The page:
An assessment of MDR TB data that began last year has made it possible to calculate the primary incidence and prevalence of pulmonary MDR TB. Review of these data in turn makes it possible to evaluate the success rates for MDR TB treatment. The guidelines are that a minimum of 85 percent of culture-positive patients should be investigated. Also, with effective TB prevention, widespread drug susceptibility testing, and widespread treatment, the incidence of pulmonary MDR TB should not exceed 1.5 per 100,000 population, and prevalence should not exceed 9 per 100,000.

More than 90 percent of newly detected culture-positive TB cases are now investigated for drug susceptibility in the Russian Federation (Table 3-1). The percentage of newly detected cases with resistance to any drug has increased in recent years, to 36 percent in 2009, while the resistance to any drug among relapsed cases rose to 54 percent in 2009. MDR TB was identified in 15.5 percent of newly detected cases and in 33.7 percent of relapse cases.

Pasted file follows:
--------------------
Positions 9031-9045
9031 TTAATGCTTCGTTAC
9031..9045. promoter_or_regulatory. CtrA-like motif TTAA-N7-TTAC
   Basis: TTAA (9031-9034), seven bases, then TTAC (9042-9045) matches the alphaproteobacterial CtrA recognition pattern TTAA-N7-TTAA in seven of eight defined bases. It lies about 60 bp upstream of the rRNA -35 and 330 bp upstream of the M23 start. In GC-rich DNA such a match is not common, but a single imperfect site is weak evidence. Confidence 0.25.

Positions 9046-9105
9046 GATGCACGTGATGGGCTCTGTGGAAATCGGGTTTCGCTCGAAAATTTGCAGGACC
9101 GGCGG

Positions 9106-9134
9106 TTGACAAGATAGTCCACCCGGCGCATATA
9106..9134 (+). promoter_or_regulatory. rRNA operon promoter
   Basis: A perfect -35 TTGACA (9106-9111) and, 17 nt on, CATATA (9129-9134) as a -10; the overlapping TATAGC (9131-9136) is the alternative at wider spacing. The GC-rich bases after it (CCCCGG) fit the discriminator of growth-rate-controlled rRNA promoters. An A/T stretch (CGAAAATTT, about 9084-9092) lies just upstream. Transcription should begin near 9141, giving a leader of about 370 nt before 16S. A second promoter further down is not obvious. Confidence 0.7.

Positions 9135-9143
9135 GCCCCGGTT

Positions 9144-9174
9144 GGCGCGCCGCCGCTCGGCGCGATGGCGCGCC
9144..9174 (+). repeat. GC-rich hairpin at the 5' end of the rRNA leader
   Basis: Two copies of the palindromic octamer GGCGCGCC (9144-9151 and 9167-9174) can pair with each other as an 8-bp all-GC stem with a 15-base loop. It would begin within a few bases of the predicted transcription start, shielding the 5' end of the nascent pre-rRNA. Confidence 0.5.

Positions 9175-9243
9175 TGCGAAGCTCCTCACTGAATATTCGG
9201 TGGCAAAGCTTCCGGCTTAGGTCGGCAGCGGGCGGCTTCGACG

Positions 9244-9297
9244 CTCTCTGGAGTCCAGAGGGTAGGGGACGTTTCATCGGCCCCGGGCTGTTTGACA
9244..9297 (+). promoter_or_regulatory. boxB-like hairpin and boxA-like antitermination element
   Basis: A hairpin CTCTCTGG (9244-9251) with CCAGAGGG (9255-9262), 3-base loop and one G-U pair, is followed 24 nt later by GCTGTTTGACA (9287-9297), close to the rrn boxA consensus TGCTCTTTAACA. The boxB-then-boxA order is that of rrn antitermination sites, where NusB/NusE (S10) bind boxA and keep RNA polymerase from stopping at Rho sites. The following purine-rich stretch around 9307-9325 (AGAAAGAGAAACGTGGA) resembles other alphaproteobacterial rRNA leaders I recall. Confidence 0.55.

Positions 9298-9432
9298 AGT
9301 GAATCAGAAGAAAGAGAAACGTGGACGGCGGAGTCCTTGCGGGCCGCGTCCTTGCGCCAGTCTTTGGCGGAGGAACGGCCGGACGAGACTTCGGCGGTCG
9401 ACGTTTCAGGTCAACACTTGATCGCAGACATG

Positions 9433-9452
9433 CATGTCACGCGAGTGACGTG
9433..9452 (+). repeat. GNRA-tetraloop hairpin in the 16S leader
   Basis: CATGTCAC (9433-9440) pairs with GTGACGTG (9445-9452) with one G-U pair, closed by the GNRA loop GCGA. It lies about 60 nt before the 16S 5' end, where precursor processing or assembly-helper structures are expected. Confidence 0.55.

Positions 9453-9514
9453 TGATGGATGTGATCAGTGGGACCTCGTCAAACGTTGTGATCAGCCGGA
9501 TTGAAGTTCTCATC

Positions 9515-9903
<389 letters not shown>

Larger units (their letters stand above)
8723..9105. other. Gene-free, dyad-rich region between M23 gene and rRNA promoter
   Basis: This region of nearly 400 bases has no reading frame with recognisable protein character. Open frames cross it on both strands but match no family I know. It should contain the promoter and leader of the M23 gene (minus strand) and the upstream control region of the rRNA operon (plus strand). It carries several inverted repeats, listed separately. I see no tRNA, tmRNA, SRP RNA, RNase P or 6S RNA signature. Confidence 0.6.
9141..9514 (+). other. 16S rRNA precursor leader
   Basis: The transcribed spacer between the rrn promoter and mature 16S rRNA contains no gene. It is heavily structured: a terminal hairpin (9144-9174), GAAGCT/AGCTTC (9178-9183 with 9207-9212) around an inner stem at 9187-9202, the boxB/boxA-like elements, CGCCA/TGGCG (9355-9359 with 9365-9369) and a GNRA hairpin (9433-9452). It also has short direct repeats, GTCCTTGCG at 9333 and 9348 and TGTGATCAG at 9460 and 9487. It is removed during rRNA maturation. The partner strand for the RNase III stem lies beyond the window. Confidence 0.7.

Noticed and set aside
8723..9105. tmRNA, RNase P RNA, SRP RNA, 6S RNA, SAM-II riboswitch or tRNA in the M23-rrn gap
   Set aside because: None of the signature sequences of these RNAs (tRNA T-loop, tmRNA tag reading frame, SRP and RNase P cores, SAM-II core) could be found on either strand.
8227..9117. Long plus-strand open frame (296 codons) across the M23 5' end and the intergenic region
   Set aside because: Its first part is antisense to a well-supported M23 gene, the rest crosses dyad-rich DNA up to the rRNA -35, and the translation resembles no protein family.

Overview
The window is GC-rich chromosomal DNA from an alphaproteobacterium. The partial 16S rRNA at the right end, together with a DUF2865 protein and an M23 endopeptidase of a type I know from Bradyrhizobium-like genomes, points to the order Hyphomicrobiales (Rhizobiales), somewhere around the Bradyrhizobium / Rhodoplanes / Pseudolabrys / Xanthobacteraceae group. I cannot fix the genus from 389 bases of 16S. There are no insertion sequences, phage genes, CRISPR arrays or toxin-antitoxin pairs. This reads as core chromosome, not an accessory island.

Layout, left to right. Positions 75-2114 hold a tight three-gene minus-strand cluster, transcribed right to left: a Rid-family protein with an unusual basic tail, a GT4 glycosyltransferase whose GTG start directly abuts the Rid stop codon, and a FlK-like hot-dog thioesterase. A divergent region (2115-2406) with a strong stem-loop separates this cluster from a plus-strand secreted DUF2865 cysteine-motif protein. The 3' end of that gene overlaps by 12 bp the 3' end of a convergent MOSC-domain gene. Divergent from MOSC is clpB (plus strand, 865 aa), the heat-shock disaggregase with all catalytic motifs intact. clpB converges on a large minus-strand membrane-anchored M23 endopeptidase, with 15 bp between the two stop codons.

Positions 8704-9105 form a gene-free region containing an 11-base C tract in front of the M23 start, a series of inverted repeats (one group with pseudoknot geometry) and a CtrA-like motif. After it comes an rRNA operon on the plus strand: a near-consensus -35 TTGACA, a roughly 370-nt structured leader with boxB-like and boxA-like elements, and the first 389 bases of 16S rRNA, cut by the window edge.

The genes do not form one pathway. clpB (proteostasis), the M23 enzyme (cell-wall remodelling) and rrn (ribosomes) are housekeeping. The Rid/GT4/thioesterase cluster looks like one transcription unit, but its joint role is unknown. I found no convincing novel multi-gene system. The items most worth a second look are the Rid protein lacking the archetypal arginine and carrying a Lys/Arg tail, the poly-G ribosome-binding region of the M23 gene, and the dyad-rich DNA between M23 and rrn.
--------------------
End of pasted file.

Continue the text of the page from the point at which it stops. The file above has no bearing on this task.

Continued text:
TABLE 3-1. MDR TB Data from the Russian Federation, 2007–2009.


MDR TB Data from the Russian Federation, 2007–2009.

Together, these trends point to an increase in the number of MDR TB cases over the past decade (Figure 3-3). This increase is related to the expansion of drug susceptibility testing and to improved investigation of drug-resistant TB. It is also due in part to an increase in the number of unsuccessfully treated patients and to a lack of directly observed treatment.

Bar graph showing the growth of MDR TB patients in the Russian Federation during the 21st century.